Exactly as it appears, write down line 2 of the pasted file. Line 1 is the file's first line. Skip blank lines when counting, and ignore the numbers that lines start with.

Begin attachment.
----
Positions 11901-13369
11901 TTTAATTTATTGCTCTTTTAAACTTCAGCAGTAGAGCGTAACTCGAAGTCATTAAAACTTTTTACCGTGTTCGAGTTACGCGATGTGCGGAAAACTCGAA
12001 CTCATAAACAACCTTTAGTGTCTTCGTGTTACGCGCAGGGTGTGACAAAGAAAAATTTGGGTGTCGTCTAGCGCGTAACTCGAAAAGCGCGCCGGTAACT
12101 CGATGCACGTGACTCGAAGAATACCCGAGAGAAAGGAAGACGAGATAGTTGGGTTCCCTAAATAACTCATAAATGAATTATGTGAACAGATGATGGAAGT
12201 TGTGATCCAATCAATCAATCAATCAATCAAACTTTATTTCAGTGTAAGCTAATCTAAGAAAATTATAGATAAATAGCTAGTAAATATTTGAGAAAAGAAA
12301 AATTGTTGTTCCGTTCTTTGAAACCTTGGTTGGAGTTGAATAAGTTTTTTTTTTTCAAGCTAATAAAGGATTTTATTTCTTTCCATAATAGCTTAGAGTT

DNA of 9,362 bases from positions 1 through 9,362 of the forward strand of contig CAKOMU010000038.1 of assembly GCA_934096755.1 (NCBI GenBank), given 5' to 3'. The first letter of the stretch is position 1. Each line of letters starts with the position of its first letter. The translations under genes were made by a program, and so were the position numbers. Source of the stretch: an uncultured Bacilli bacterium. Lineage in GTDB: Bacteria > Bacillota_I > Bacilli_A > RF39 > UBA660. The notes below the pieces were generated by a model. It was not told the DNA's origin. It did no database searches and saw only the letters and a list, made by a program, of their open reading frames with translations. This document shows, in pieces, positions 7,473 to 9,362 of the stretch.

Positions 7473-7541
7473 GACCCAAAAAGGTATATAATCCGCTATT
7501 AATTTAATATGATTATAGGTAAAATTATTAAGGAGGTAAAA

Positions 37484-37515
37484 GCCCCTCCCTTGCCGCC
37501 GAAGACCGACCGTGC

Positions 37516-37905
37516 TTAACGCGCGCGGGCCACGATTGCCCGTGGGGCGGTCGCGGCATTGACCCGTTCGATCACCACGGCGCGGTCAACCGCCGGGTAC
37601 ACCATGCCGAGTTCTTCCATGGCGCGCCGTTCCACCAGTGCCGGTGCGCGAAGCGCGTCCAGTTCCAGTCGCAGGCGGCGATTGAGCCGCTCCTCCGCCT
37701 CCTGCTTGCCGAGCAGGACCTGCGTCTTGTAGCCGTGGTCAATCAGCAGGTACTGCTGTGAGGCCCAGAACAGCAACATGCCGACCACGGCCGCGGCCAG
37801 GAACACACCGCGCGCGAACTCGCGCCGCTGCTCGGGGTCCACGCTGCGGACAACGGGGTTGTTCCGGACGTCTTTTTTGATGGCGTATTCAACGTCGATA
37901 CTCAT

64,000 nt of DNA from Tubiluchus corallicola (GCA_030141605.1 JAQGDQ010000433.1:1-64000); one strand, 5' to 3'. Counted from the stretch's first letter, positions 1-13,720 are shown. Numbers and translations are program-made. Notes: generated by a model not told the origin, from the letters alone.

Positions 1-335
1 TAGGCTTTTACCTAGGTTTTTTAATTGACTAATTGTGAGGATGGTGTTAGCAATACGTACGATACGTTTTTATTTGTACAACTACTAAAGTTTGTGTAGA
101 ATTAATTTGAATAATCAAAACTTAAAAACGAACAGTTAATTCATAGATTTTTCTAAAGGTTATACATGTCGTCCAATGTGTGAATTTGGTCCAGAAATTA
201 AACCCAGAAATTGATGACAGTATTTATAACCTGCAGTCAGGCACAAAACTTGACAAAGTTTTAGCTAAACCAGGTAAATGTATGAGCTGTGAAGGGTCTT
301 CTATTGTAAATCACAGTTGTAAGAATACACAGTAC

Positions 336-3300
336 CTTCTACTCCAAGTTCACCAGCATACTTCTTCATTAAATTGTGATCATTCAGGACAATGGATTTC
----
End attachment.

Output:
11901 TTTAATTTATTGCTCTTTTAAACTTCAGCAGTAGAGCGTAACTCGAAGTCATTAAAACTTTTTACCGTGTTCGAGTTACGCGATGTGCGGAAAACTCGAA